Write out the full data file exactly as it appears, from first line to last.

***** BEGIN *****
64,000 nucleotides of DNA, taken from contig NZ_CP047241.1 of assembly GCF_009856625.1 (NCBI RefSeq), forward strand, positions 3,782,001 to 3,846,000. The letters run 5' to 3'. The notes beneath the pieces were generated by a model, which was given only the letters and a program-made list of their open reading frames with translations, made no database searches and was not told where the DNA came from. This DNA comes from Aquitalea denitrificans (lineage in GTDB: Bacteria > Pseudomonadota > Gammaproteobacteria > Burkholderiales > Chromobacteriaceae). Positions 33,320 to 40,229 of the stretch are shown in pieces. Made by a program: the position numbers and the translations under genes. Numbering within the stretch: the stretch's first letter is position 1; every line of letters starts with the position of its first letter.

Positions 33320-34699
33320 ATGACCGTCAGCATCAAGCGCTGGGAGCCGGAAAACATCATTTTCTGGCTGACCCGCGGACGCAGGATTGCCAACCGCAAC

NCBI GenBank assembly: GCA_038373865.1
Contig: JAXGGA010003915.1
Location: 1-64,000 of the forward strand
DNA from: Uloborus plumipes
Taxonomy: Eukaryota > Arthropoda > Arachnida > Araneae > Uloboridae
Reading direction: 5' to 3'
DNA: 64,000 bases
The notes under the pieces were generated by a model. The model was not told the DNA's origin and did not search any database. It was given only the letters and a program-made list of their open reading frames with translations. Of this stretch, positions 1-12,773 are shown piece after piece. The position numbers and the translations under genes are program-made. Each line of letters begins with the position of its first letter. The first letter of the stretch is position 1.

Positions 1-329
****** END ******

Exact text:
64,000 nucleotides of DNA, taken from contig NZ_CP047241.1 of assembly GCF_009856625.1 (NCBI RefSeq), forward strand, positions 3,782,001 to 3,846,000. The letters run 5' to 3'. The notes beneath the pieces were generated by a model, which was given only the letters and a program-made list of their open reading frames with translations, made no database searches and was not told where the DNA came from. This DNA comes from Aquitalea denitrificans (lineage in GTDB: Bacteria > Pseudomonadota > Gammaproteobacteria > Burkholderiales > Chromobacteriaceae). Positions 33,320 to 40,229 of the stretch are shown in pieces. Made by a program: the position numbers and the translations under genes. Numbering within the stretch: the stretch's first letter is position 1; every line of letters starts with the position of its first letter.

Positions 33320-34699
33320 ATGACCGTCAGCATCAAGCGCTGGGAGCCGGAAAACATCATTTTCTGGCTGACCCGCGGACGCAGGATTGCCAACCGCAAC

NCBI GenBank assembly: GCA_038373865.1
Contig: JAXGGA010003915.1
Location: 1-64,000 of the forward strand
DNA from: Uloborus plumipes
Taxonomy: Eukaryota > Arthropoda > Arachnida > Araneae > Uloboridae
Reading direction: 5' to 3'
DNA: 64,000 bases
The notes under the pieces were generated by a model. The model was not told the DNA's origin and did not search any database. It was given only the letters and a program-made list of their open reading frames with translations. Of this stretch, positions 1-12,773 are shown piece after piece. The position numbers and the translations under genes are program-made. Each line of letters begins with the position of its first letter. The first letter of the stretch is position 1.

Positions 1-329